“Uhhm, nothing…” – that would have been my answer until recently. Alright, I did know that it’s a country in South America, but that was all until we decided to go on a spontaneous adventure, travelling by boat from Buenos Aires in Argentina to Colonia del Sacramento in Uruguay.
As we waited for the Buquebus Ferry that would take us across the Rio de la Plata, we nervously flipped through our travel guides, hoping to learn more about the terra incognita that lay on the opposite bank. But you only really get to know a country once you’ve set foot on its soil, right?
Colonia del Sacramento
Our first experience in Uruguay was instantly memorable owing to the large quantities of blood, sweat and tears we expended. My husband and I were each carrying 60 kilos on our backs and chests, plus a child hanging onto our hand. Nevertheless, we had decided to walk the 1,500 paces from the ferry terminal to Hotel Royal in Colonia del Sacramento, knowing it would feel like double the distance for the kids, with their little legs.
Needless to say, we weren’t planning to take the scenic route, but we got it for free when we made the mistake of turning left instead of right at the first junction. And so our first touristic activity on Uruguayan soil was a delightfully exhausting 3.5-kilometre hike, which also put our relationship to the test, as a bonus. I can assure you it was quite a challenge to stay upbeat, but our marriage survived with flying colours.
The rest of our stay in Colonia was, thankfully, a lot more relaxed. Daily activities included swimming in the hotel’s rooftop pool, drinking coffee at Colonia Sandwich, buying books and toys at El Abrazo on Avenida General Flores, eating chivitos, wandering through the cobblestoned streets of the historic centre, discovering hidden restaurants and enjoy magnificent sunsets. All of which led us to conclude that Colonia del Sacramento definitely has the “WOW Factor”.
You may have encountered the name of the Uruguayan capital on a geography test at school, after which it was swiftly forgotten. That probably means you’ve never immersed yourself in its different districts and their highlights. We had no idea where we could best book a hotel, so we ended up blindly picking a spot on the map. Hotel Radisson Victoria Plaza was a lucky shot indeed. The location was perfect: right in the middle of the bustling centre of Montevideo, with a sublime view from the 25th floor, where the breakfast buffet was served. Needless to say, we all did our damnedest to get window seats every morning.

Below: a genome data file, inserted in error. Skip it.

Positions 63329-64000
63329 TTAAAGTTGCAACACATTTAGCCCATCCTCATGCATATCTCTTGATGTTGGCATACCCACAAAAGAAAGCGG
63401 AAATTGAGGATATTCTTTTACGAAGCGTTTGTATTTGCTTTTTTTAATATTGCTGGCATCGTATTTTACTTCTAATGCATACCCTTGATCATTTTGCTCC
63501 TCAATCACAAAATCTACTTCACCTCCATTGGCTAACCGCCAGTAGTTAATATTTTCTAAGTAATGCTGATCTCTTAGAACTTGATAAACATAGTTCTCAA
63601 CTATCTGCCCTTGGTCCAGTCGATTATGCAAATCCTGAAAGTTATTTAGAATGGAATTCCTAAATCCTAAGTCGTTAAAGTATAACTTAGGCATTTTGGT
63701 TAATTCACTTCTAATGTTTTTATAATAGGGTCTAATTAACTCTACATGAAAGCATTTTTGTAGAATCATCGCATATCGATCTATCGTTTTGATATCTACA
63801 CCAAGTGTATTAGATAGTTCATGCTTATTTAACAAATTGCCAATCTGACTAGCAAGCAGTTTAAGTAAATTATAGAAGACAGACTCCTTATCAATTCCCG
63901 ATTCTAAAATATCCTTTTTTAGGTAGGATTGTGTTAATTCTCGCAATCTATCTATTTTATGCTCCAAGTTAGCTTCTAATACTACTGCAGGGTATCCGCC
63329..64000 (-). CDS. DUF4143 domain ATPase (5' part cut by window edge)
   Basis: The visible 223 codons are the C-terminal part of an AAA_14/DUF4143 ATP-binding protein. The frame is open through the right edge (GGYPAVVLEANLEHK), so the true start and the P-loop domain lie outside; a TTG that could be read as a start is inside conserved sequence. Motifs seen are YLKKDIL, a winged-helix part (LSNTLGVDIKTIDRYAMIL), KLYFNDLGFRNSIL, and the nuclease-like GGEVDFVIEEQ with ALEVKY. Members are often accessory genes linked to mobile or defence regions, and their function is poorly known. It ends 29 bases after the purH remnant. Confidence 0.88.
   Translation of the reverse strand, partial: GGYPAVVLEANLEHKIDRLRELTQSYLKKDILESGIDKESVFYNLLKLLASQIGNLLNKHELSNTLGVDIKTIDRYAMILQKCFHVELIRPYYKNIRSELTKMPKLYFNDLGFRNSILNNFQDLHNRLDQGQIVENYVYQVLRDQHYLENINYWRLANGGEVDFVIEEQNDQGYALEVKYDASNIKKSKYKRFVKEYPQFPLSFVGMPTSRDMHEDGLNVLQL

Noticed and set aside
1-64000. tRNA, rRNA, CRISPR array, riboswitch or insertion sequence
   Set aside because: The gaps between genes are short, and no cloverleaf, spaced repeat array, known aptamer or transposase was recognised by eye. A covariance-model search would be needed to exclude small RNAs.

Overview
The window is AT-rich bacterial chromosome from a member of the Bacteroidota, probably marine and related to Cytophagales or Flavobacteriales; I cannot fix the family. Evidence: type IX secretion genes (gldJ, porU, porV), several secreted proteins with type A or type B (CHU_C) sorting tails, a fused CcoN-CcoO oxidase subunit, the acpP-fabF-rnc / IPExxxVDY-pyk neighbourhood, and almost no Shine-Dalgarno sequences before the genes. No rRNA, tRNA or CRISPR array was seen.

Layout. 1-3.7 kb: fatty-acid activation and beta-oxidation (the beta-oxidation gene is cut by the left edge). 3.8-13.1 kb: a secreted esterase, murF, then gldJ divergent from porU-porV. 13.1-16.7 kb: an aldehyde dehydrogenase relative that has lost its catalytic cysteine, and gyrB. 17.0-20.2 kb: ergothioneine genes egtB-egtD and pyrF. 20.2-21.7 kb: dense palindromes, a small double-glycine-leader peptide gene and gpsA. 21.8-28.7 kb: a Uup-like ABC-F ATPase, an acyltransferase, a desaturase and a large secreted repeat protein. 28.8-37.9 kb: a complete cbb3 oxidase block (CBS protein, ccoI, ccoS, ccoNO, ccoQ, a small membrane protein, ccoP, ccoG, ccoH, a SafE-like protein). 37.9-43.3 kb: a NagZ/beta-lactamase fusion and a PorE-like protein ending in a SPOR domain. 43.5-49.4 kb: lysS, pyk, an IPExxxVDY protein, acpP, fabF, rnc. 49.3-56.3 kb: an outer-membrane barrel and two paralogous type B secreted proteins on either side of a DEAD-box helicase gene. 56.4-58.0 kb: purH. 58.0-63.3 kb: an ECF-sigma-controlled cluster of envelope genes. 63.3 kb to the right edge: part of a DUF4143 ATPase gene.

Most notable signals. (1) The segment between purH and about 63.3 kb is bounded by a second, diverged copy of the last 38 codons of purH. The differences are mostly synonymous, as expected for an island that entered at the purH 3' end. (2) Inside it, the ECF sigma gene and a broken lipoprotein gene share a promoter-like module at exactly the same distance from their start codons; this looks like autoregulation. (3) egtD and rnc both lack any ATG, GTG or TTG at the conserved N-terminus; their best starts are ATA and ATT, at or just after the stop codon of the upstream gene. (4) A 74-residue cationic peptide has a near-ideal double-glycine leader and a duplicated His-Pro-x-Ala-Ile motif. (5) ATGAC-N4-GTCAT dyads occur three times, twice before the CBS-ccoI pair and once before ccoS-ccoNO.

If our daughters Jools and Pippa had had their way, we would never have left the hotel, with its Kids Club and enormous swimming pool, both of which offered spectacular views of the city. Fortunately, the girls also wanted to head out to the fantastic restaurant La Fonda every evening, mainly because the chef prepared delicious spaghetti bolognaise and real lemonade just for them. They also enjoyed spending time at The Lab Coffee Roasters, where the guests sit on swings rather than chairs.
It was also a joy to explore Montevideo during an 18-kilometre run, passing delightful markets on shady squares, merry musicians, artistic walls, colourful public sports facilities and the city’s vast harbour. All in all, an enervating experience.
Punta del Este
According to the guidebooks, Punte del Este is the favourite holiday destination for many Argentinians. Uruguay itself has around 3 million inhabitants, who are joined annually by around 3 million Argentinians in late December and early January, most of whom flock around Punta del Este.
Their reason for doing so became clear as the bus approached our destination and we saw broad, white beaches punctuated by rocky headlands, streets full of shops selling international designer brands, a harbour with spectacular yachts, and beautiful boulevards full cyclists and joggers. All of which gave us the impression that we had arrived in the south of France, rather than the southernmost tip of Uruguay.
Hopefully this blog has given you some idea of what Uruguay has to offer, also for those travelling with young children. That said, I’d like to round off with some tips you may find useful.
– Travelling by bus is a great way to see Uruguay. We can recommend COT and Turil, which are two of the operators we used.
– During our stay in Uruguay, we met very few people who spoke English. That means a crash course in Spanish is advisable before you set off. We put in some practice with the DuoLingo app, which really helped us communicate.
– We didn’t visit the interior of Uruguay, but people assured us that it is superb, especially the estancias where one can experience the “gaucho lifestyle” in all its rugged glory.
Curious to read more about Uruguay?
You can read the entire Uruguay selection in a series of articles here.